This article was originally published on Cinephilia & Beyond
If you were to compile a list of the most impressive and exhilarating car chases in the history of the motion pictures, it’s more than likely that one filmmaker’s name would have several entries in the top ten. William Friedkin blew the world’s mind with The French Connection, and years later, as he wanted to shoot something different for To Live and Die in L.A., he managed to produce a nail-biting sequence on the Los Angeles freeway. To limit the success of the film, however, solely on one hell of a scene would mean to do injustice to one of the most exciting action thrillers of the eighties. Friedkin’s 1985 film was based on a novel written by former U.S. Secret Service agent called Gerald Petievich. This novel was recommended to the filmmaker and immediately won him over, particulary because of its capable presentation of the surrealist nature of a Secret Service agent’s career and life. Friedkin contacted Petievich, acquired the rights to the novel and wrote the first draft, but frequent consultations with Petievich in the process of creating the script made Friedkin decide to give him a screenwriting credit, as a way of honoring their collaboration. Since he had a budget of six million dollars, Friedkin realized he couldn’t afford any real movie stars. This was a blessing in disguise: with the help of experienced casting director Bob Weiner, Friedkin found William Petersen and Willem Dafoe, two actors he immediately recognized had what it took to bring the story to life. In his review, Roger Ebert noted Petersen had ‘something of a Steve McQueen’ in him, while Friedkin himself publicly recognized it was mostly the actor’s intelligence that sealed the deal. Dafoe, on the other hand, impressed him so much with the depths and potential of his performance that Friedkin went back to the script and adjusted Dafoe’s character to match the actor’s complexity and range.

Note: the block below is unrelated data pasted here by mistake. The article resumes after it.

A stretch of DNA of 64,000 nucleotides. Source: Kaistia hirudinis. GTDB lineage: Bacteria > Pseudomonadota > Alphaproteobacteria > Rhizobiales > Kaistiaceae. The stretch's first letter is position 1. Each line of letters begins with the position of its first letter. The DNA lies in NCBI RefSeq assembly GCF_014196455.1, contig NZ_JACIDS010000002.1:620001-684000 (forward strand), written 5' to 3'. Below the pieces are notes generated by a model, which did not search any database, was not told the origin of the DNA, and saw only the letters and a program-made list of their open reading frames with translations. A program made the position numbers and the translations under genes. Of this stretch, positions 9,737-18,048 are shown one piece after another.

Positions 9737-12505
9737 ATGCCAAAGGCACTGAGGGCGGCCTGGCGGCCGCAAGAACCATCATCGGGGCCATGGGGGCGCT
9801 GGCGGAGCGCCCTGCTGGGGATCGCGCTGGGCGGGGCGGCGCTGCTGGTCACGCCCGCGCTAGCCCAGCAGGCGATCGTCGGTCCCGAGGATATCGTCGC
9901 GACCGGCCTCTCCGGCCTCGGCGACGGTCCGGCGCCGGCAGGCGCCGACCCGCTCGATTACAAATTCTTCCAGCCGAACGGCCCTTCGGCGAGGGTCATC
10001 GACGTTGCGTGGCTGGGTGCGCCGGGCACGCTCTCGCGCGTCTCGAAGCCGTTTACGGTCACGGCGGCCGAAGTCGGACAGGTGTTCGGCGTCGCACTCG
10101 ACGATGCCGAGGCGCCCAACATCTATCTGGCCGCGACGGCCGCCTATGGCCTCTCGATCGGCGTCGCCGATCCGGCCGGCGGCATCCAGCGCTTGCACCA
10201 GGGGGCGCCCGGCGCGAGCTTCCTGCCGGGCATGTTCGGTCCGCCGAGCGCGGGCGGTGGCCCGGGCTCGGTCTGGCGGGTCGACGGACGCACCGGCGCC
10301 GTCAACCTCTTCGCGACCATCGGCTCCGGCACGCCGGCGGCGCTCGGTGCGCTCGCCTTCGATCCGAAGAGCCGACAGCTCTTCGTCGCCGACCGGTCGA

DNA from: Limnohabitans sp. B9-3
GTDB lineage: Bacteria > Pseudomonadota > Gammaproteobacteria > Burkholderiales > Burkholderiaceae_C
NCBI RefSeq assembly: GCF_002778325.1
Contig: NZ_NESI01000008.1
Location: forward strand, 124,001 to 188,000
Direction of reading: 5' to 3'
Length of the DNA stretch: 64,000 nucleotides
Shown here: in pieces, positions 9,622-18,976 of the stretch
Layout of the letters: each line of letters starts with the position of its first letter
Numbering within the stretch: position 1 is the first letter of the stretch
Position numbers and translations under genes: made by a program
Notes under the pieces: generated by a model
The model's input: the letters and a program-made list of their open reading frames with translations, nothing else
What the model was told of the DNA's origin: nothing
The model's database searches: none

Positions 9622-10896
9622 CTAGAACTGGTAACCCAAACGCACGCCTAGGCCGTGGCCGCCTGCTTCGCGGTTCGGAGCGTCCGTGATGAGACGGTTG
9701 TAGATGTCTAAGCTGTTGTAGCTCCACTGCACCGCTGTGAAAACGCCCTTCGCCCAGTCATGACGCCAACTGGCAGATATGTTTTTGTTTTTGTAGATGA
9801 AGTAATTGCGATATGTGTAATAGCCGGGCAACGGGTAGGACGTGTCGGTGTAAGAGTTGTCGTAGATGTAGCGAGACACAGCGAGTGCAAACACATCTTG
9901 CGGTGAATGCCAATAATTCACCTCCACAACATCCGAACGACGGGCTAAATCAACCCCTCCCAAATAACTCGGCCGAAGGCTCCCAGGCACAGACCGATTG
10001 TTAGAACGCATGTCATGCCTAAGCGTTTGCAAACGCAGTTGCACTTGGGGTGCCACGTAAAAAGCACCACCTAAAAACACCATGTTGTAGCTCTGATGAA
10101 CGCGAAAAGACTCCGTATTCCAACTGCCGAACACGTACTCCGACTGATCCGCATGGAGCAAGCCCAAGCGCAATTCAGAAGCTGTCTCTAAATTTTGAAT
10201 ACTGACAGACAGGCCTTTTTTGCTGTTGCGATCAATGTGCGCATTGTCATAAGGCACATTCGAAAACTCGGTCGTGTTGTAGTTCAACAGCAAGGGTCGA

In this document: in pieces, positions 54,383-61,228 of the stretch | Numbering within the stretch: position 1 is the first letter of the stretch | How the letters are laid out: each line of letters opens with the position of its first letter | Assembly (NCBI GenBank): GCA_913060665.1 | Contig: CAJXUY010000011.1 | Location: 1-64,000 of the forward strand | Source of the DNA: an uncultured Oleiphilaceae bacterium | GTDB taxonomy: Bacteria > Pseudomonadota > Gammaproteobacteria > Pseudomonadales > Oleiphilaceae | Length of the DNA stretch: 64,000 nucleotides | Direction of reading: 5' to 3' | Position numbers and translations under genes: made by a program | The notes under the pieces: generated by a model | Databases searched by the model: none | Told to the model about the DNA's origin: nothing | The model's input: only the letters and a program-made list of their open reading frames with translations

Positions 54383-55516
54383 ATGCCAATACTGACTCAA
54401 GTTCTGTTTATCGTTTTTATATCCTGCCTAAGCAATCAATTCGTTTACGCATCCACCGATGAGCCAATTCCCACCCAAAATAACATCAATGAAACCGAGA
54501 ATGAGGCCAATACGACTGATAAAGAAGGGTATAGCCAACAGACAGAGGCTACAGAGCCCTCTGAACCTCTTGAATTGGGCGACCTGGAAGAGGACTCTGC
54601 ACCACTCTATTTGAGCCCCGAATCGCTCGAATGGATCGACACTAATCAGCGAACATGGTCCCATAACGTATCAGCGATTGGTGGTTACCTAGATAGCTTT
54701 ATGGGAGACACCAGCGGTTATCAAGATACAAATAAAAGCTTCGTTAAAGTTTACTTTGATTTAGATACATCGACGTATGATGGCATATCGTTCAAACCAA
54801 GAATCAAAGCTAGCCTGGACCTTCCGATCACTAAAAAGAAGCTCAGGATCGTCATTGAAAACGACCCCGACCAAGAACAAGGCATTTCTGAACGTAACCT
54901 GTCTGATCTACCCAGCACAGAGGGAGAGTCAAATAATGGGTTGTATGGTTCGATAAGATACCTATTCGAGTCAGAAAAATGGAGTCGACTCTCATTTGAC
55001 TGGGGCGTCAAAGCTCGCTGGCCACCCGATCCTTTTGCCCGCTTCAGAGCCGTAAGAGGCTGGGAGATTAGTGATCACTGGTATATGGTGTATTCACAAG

Friedkin wanted to work with an independent crew, eager to finish the production as fast as he could, and shot each and every scene on location. With a desire to make the picture as authentic as possible, he and Petievich even found a skillful, experienced counterfeiter, so that the process of making counterfeit money would be real. The twenty-dollar bills produced for the purposes of the film were so craftily made that the money leaked out of the set and alarmed the authorities.
To Live and Die in L.A., which will have new life breathed into it with the new TV series, is an exciting thriller that’s easy to come back to whenever contemporary genre products fail to fulfil our expectations. Splendid acting, masterful photography of the great Robby Müller, whose work Friedkin called timeless, clever, intelligent and unpredictable storyline and its fast-paced, realistic execution make this thriller one of the definite highlights of the respected filmmaker’s career.
A monumentally important screenplay. Screenwriter must-read: William Friedkin & Gerald Petievich’s screenplay for To Live and Die in L.A. [PDF1, PDF2]. (NOTE: For educational and research purposes only). The DVD/Blu-ray of the film is available at Amazon and other online retailers. Absolutely our highest recommendation.